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From Davis Inlet to Natuashish: A glimmer of hope

"We are a lost people." That description by an Innu chief seemed fitting when a shocking video of six gas-sniffing teens, screaming they wanted to die, was broadcast to the world. The once-nomadic Innu of Labrador have struggled under a haze of isolation, poverty and addiction ever since their 1967 settlement. A second relocation, this time from the shantytown of Davis Inlet to the new community of Natuashish, offered much promise, but it was just the beginning of a long healing process.

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While the Labrador Innu have become synonymous with self destruction, there is hope, as heard in this radio documentary. Three women in Natuashish are attempting to heal their community in different ways. Healing is something Natuashish desperately needs as its residents learn of yet another suicide -- a 21-year-old Innu man who hanged himself. It is the sixth suicide in a community that's barely two years old.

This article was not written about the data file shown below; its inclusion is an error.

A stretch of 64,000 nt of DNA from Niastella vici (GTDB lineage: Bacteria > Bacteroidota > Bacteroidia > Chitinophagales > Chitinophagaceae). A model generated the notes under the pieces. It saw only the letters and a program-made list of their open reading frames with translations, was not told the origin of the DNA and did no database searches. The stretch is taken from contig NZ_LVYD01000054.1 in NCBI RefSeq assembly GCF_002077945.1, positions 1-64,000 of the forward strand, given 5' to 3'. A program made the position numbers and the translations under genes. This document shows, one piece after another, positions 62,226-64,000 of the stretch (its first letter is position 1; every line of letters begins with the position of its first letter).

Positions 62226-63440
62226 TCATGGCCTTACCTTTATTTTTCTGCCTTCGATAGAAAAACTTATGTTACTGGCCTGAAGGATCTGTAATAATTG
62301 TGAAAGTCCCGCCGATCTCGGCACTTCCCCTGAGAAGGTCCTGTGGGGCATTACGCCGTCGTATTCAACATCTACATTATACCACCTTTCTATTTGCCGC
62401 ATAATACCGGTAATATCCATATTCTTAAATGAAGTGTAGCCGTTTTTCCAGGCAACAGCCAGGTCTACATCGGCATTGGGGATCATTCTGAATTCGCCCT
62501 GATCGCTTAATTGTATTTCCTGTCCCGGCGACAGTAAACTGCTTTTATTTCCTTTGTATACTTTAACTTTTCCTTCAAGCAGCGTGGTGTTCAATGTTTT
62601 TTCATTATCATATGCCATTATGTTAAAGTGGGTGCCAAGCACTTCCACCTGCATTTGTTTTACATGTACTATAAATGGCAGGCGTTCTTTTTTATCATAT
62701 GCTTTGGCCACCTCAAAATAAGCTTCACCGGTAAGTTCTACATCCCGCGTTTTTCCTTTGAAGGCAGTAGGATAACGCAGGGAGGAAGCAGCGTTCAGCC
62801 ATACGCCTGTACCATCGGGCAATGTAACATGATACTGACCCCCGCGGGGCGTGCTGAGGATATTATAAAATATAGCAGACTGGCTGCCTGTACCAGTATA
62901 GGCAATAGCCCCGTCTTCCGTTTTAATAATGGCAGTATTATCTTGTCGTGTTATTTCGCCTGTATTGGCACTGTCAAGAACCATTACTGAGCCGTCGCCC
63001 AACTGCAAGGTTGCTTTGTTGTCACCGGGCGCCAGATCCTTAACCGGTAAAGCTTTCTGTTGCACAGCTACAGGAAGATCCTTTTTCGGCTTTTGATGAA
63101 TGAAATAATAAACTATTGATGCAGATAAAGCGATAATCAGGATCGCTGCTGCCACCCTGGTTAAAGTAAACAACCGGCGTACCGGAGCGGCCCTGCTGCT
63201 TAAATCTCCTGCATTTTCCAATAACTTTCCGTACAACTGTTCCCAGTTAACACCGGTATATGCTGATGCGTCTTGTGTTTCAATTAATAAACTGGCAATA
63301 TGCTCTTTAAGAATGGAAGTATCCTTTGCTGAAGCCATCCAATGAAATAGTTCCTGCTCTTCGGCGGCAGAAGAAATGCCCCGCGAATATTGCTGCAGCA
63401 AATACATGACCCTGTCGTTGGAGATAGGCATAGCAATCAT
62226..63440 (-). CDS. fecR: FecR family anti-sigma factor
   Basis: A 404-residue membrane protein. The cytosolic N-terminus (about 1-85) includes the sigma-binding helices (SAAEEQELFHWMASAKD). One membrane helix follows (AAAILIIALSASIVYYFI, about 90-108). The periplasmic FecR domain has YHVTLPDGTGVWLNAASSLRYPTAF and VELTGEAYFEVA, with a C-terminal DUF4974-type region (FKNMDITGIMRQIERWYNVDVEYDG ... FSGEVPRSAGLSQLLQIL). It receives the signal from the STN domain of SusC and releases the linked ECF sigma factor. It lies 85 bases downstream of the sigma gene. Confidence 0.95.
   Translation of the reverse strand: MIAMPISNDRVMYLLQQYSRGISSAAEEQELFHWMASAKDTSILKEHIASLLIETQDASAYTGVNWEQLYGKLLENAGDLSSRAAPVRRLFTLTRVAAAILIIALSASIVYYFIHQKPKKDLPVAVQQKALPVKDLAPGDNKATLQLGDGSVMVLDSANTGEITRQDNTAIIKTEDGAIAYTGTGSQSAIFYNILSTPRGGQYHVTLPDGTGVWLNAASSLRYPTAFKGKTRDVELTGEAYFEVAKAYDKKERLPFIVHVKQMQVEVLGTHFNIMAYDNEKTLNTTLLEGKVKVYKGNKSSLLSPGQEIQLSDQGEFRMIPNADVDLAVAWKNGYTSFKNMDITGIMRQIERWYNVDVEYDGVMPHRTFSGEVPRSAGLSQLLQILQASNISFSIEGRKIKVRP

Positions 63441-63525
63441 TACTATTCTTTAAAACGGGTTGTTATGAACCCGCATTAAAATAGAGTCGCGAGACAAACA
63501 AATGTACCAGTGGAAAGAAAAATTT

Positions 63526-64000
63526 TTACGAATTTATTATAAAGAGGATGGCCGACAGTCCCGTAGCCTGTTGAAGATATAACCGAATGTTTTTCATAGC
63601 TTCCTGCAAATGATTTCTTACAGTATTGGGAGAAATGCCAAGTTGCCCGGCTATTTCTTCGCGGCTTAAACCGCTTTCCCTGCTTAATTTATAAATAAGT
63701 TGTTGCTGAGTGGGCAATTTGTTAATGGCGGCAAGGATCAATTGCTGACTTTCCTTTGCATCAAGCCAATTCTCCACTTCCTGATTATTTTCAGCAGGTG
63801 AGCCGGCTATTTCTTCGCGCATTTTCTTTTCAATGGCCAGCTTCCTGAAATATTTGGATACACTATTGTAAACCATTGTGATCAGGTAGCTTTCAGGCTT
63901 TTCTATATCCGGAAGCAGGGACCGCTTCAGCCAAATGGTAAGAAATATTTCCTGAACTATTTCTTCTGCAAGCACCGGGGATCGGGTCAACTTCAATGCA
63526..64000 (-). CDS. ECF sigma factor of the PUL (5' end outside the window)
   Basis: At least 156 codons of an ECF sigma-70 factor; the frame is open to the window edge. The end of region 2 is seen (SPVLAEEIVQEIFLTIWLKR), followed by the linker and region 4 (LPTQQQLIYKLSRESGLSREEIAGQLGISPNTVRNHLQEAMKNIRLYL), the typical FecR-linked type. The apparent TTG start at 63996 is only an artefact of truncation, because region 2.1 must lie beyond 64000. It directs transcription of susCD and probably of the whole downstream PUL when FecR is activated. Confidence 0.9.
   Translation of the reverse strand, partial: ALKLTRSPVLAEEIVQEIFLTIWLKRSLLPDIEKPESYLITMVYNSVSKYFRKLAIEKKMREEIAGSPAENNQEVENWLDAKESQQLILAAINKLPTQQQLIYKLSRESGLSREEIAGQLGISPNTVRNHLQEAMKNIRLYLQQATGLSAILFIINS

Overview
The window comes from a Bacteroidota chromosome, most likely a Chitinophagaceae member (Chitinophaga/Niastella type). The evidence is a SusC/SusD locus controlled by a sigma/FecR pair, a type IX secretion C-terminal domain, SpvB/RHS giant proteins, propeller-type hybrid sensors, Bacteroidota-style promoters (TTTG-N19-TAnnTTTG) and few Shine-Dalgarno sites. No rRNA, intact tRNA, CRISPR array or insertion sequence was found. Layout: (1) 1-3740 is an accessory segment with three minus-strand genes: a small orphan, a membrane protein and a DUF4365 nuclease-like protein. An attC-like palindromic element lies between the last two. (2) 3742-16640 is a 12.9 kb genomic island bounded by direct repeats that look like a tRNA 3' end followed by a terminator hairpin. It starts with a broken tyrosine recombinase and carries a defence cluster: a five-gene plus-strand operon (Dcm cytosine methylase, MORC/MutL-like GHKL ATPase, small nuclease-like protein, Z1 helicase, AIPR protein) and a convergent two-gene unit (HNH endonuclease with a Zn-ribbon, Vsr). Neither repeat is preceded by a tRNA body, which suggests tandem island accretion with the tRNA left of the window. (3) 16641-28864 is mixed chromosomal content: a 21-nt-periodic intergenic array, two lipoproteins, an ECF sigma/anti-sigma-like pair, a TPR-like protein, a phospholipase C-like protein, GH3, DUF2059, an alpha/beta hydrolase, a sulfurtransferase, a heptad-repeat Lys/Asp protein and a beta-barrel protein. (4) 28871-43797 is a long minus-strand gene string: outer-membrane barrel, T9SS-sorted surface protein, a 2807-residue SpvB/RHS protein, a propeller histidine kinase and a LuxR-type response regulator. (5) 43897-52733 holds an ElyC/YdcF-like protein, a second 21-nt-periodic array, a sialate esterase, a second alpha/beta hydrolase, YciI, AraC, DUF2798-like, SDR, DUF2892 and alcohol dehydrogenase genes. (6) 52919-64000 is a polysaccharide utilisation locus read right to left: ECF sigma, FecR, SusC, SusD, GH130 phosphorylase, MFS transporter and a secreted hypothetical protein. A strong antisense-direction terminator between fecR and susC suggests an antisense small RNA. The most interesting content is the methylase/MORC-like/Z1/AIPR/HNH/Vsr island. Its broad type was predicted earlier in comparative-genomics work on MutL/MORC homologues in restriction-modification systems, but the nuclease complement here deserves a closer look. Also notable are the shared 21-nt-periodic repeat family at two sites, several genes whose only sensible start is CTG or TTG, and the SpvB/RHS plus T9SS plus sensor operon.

Healing for filmmaker Christine Poker is telling the story of her people. For the president of Next Generation Guardian, an Innu woman's group, healing means bringing the women of Natuashish together and providing support. And for ex-chief Katie Rich, it means looking for political solutions, such as banning drugs, for a better life for her people. 
. Moved by the heartbreaking images of life in Davis Inlet, aid has been pouring into the Innu community. Harmonica player Mike Stevens began performing as well as bringing instruments to the children in Labrador after meeting some of the gas-sniffing Innu children. He spoke about his experience in an emotional interview with the CBC's Mary Lou Finlay.


. Terry Ryan, a former first-round pick of the Montreal Canadiens, became involved with the Seedwater Youth Opportunity Society, a non-profit youth development program aimed at helping the children from Natuashish. Ryan is part of a group helping 20 minor hockey players from Natuashish with skills on and off the ice.

. In April 2001, 1.5 tonnes of donated hockey equipment were delivered to the children of Davis Inlet. Four Peterborough, Ont., residents organized the equipment drive after learning the children were wearing shoes and boots and using sticks and brooms to play hockey.
Medium: Radio
Program: The Current
Broadcast Date: Oct. 25, 2004
Reporter: Dick Miller
Duration: 21:38

Last updated: November 27, 2012

Page consulted on January 19, 2015

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